Kaveri brings a number of improvements, including the higher performance Steamroller based CPU cores and modern GCN based GPUs. We've previously covered this material, so rather than rehash things on the mobile side I'll simply refer back to the desktop Kaveri launch information. (You can also view the full presentation deck in the above gallery if you're interested.) AMD's Kaveri will be going up against Intel’s existing Haswell products, and this is AMD’s best chance to claw back market share from the Haswell family. Of course AMD has other APUs as well – specifically, Beema/Mullins will target the ultra-low power and tablet markets – but those compete in an even lower price bracket and go up against Intel's Bay Trail offerings. For now, let's start with an overview of the new Mobile Kaveri APUs.

AMD Mobile Kaveri SKUs
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  • kirilmatt - Friday, June 06, 2014 - link

    These chips are an amazing step for AMD. They have moved from i3-level CPU performance up to i5 level in some cases. People seem to neglect the potential of dual graphics in these laptops. With a GCN GPU, big gains could be seen. There would be less energy usage for more performance in games. The 19W FX looks like the best chip that they offer. AMDs previous ULV offerings have been dead awful. The OEMs are sure to ruin it though by putting them in inferior hardware. Reply
  • MLSCrow - Friday, June 06, 2014 - link

    Just think about this...considering that Kaveri is actually a pretty decent APU, especially for the mobile market, just imaging what Carrizo is going to be like. I honestly believe that Carrizo will be the first APU that will actually be considerable in terms of an enthusiast gaming laptop/ultrabook. When AMD moves to 20nm, we will finally have HD7870 performance in an iGPU and that is when APU's will completely take over the market as that puts out acceptable performance even for a hardcore gamers.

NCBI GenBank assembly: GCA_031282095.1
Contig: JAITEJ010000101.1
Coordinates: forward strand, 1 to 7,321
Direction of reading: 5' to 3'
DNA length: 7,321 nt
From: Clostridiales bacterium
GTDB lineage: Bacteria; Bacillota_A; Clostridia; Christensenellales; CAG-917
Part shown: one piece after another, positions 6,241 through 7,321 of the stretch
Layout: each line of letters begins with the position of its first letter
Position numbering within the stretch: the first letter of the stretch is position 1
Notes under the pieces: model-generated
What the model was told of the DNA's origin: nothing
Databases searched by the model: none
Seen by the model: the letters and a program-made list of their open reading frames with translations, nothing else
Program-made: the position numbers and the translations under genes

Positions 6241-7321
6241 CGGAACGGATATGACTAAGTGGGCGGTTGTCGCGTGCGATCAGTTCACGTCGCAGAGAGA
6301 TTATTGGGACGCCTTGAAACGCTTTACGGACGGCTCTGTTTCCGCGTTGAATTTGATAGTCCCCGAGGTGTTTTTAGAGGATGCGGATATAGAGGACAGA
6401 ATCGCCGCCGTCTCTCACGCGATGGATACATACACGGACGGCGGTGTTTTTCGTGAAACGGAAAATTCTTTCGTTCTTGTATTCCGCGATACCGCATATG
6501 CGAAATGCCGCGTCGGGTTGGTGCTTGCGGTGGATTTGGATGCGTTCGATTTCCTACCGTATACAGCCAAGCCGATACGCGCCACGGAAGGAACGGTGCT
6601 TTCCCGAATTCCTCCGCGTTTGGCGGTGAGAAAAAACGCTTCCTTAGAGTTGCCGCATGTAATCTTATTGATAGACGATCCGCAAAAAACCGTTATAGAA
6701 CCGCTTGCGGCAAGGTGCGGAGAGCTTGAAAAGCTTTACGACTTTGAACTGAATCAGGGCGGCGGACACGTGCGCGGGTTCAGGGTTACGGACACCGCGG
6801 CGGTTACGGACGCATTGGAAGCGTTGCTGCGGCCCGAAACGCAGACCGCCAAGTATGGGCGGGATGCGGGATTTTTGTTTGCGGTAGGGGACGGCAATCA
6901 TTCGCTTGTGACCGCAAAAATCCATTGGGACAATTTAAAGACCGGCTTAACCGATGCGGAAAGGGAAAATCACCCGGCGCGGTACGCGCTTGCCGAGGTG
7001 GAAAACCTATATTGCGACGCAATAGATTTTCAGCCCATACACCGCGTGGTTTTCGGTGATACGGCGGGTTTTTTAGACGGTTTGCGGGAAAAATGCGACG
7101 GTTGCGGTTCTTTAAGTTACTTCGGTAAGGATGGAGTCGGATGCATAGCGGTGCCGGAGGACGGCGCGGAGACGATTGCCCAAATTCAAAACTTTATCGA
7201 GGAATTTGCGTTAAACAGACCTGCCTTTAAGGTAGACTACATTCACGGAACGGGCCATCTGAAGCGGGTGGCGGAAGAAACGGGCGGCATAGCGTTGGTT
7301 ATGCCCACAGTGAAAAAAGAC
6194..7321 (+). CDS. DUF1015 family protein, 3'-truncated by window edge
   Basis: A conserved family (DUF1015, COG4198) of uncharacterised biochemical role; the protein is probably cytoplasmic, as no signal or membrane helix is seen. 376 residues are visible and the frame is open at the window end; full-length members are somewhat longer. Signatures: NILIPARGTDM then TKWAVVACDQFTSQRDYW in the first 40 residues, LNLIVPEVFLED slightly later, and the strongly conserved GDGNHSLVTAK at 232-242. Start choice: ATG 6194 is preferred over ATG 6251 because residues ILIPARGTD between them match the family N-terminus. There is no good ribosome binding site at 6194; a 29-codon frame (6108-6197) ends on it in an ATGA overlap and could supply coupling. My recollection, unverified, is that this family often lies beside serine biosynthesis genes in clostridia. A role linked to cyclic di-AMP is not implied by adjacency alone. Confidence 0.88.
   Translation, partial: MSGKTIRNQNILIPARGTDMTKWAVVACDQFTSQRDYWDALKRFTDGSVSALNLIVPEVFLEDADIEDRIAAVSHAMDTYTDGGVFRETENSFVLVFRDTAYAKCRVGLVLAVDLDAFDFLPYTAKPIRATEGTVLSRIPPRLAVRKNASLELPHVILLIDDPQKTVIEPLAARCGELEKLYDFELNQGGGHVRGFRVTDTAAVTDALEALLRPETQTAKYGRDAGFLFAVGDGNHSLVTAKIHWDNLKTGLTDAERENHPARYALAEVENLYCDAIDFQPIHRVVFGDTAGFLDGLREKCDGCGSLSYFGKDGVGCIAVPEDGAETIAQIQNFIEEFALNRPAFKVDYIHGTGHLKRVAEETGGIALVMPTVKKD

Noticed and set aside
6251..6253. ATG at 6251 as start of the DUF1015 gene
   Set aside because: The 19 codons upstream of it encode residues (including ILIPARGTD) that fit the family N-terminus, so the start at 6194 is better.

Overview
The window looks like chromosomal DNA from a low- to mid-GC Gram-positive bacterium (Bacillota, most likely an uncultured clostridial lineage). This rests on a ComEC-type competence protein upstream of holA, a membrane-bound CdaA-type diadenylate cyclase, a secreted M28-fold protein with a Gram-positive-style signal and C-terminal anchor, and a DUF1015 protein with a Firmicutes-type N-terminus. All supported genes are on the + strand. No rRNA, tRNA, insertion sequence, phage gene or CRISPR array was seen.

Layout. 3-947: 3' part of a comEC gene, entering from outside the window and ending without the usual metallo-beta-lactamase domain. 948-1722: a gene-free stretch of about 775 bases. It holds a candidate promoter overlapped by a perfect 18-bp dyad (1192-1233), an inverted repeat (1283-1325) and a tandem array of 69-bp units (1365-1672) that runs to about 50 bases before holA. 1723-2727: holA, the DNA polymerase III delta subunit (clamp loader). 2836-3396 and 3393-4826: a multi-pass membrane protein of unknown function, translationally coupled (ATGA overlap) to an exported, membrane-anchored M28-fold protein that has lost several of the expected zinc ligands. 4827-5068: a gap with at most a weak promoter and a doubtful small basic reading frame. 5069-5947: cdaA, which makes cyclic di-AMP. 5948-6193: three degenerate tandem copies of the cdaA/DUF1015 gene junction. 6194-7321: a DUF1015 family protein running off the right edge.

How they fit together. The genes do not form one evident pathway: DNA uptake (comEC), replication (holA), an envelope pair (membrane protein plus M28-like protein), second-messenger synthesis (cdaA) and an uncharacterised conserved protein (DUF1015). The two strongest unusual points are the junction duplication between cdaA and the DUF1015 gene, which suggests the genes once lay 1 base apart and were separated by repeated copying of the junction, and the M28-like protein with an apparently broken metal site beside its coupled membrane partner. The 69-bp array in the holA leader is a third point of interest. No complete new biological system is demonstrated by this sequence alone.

Add to that an all new x86 core built from the ground up by Jim Keller, mixed with a 16nm process by the time it comes out...and hell, we may even get what all AMD fans are dreaming of right now, an 8 or 16 core APU with the iGPU performance equivalent of an HD7970 or perhaps even R9-290x.
    Reply
  • johnny_boy - Saturday, June 07, 2014 - link

    The 19W FX part is nice. These make great chips for linux laptops since you get good gpu performance without having to deal with dual graphics and graphics switching, a horrendous affair on linux (though improving). If they put this in a moderately well-built machine in the $600-800... Reply
  • UtilityMax - Sunday, June 08, 2014 - link

    The tests are kind of meaningless. As others pointed out, AT compares AMD's 35W TDP part with Intel's 18W TDP designs. Moreover, those lower power Intel CPUs are dual core while the Kaveri A10s are quad core. Bring Intel's mobile quad core i7 or at least a 35W Core i5 (dual core) part, and there'd be no comparison. AMD would be far behind in any bench that doesn't use GPU. Reply
  • Andrew H - Wednesday, August 13, 2014 - link

    After reading, I was a bit disappointed that that didn't have the socket type. After doing some digging, those of us currently using the 5750M (Socket FS1r2) will NOT be able to swap in the new FX-7600P (Socket BGA/FP3).

    Shame, guess I'll have to wait for MSI to get on the bandwagon and I can order a motherboard/cpu combo that fits in their universal 17" chassis.

    Source: http://www.cpu-world.com/CPUs/Bulldozer/AMD-FX-Ser...
    Reply